Recently, I spent an evening completing a writing exercise where I had to list and define as many portmanteaus as I could within a certain amount of time. This list, which was based off of an exercise James Joyce would do, was not designed to produce a publishable piece of writing, but it allowed me to improve at a device which was not one I commonly use in my writing. I expanded my toolbox, and actually wrote a passage in one of my works-in-progress recently that had two portmanteaus in it.

One exercise that I often suggest to young writers is mimicking a writer whom they admire. Try to write a paragraph in the style of that author, about any subject. Focus on the model’s sentence structure, literary devices, etc. This exercise is unlikely to produce a publishable piece of writing (unless you, unintentionally, create a brilliant satire), but it will make you more aware of any author’s style and allow you to begin to critically evaluate your own. There is a great passage in Virginia Woolf’s A Room of One’s Own in which she mimics the style of famous male and female authors of the 19th Century. Internalizing author authors’ style will expand your own and make you a better writer.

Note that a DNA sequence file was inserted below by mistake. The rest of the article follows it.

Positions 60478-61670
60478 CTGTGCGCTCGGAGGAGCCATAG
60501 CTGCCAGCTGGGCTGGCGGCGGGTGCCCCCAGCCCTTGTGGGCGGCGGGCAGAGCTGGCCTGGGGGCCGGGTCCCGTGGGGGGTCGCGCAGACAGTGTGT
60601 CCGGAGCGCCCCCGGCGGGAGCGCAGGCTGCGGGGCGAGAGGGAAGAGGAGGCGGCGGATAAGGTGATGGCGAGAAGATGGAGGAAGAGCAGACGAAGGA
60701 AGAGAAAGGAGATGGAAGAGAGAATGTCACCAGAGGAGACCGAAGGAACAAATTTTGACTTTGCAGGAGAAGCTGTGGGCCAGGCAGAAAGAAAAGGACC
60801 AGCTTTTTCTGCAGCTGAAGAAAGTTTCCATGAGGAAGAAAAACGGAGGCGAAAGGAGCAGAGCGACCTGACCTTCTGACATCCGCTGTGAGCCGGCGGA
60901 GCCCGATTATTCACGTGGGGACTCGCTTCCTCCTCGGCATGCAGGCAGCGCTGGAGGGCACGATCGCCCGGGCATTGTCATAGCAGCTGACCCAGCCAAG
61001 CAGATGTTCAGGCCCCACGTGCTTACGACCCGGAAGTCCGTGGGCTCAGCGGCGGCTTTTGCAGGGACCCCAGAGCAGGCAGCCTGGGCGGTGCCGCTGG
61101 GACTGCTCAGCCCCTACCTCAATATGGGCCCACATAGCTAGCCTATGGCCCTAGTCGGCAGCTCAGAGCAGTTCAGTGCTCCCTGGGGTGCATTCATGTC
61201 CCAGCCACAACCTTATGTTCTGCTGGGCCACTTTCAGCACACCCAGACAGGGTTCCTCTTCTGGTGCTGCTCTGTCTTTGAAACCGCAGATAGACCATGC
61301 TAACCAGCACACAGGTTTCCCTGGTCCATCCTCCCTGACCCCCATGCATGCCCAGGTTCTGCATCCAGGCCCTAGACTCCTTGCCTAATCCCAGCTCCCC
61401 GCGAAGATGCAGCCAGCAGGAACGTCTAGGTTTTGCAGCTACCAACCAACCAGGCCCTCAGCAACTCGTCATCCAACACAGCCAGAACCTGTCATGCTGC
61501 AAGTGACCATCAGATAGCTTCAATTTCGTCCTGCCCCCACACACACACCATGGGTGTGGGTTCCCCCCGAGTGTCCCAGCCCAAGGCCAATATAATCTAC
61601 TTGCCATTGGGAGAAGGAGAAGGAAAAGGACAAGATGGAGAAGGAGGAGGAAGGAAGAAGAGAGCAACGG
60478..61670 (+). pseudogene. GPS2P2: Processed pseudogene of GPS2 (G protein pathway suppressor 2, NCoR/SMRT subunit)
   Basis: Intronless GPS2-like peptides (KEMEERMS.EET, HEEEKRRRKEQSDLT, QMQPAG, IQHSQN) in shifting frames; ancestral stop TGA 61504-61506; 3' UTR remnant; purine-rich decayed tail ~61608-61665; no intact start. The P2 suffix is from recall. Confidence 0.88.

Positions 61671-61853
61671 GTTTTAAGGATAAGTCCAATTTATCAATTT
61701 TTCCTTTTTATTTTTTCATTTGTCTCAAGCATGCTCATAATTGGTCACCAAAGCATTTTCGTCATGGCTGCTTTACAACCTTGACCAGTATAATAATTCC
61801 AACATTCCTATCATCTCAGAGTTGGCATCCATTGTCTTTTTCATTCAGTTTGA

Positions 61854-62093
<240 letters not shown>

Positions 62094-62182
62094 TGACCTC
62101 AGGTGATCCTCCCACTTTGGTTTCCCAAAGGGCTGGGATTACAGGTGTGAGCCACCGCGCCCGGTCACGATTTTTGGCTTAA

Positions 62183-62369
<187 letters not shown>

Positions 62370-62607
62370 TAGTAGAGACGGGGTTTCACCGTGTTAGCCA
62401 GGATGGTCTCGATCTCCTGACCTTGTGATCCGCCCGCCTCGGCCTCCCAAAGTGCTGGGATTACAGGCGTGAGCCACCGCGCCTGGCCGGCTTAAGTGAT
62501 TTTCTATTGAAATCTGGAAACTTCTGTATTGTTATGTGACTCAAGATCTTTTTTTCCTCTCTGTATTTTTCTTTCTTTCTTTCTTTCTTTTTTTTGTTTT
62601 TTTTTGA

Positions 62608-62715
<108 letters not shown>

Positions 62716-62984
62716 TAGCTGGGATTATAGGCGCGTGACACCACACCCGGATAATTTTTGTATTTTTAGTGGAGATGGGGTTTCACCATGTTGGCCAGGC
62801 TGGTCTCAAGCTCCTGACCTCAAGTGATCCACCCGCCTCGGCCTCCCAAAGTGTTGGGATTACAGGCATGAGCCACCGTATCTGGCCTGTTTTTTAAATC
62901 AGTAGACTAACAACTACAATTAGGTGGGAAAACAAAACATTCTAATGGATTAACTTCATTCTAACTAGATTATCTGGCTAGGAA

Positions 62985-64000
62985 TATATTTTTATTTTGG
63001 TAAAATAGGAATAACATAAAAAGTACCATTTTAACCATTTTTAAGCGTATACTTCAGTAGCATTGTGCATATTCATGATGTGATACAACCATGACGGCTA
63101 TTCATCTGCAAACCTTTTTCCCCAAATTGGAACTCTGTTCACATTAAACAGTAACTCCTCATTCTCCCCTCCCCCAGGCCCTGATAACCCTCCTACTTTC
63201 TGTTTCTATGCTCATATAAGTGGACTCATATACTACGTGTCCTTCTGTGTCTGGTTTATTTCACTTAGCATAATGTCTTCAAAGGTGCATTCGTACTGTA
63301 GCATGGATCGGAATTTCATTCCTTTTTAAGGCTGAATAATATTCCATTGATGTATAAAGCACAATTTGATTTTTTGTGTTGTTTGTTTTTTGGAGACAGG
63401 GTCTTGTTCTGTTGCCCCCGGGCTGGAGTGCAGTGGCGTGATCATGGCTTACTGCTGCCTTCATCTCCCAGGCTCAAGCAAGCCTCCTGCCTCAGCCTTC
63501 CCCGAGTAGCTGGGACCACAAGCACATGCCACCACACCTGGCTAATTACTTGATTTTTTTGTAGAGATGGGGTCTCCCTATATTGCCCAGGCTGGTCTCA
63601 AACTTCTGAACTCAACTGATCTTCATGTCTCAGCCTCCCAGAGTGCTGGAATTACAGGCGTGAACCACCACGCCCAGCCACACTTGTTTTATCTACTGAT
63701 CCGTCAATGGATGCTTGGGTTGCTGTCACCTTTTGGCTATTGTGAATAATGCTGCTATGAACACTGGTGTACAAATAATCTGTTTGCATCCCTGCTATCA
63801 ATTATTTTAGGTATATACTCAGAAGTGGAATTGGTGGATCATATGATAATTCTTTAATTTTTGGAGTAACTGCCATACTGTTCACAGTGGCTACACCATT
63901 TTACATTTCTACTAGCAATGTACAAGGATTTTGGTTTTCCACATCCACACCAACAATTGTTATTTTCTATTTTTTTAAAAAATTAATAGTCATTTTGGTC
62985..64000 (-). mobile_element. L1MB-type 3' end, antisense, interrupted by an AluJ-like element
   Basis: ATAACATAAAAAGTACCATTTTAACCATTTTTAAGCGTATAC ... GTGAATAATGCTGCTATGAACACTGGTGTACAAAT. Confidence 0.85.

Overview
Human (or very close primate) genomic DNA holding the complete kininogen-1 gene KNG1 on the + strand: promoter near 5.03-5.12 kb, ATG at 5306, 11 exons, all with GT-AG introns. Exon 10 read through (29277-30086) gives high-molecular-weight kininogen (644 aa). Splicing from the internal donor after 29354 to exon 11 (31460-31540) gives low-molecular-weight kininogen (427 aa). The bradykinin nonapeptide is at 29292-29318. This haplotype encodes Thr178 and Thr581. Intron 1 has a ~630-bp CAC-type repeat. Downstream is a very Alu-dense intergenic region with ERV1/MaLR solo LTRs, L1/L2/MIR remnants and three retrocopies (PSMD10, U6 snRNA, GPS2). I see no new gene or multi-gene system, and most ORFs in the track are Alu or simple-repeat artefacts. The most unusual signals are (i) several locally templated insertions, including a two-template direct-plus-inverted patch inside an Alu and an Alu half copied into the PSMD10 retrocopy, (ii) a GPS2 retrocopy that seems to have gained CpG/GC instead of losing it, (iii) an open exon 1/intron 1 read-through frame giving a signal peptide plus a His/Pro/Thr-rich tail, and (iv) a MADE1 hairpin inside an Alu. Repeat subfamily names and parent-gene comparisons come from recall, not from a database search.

Similarly, W. H. Auden would give his students poetry exercises where they would have to use certain combinations of metrical feet in each line and to use different types of rhymes at proscribed points in the poem (see picture below). This exercise was not designed to produce great poetry—and if you look at Auden’s poetry, he does not often combine that many different meters in a single poem—but it is designed to teach students the various possibly combinations of rhyme and meter. It is similar to the athletic exercises delineated above.

Choosing which exercises to do—which skills to focus on—requires you to analyze your own writing. Internalize the feedback you get from others and read yourself critically. Maybe you are prone to simile and want to practice metaphor or allusion; perhaps you want to work on writing realistic dialogue; maybe your writing is too structured and you want to loosen it up and make it more natural; maybe you write stream of conscious and want to gain more control over your style. Whatever your goal, whatever your weakness as a writer, there are exercises that you can do to improve each of these skills—and any other area you on which you desire to work.

There are exercises you can do to improve your attributes as well. Engage in speed writing to see how many words you can put on a page in a given amount of time; read the dictionary to improve your vocabulary (Both John Gardner and Chris Bohjalian as a warm up exercise before you actually start your writing session for your work in progress). Diagram a complex sentence (say one of Faulkner’s famously long ones) to gain a better understanding of grammar.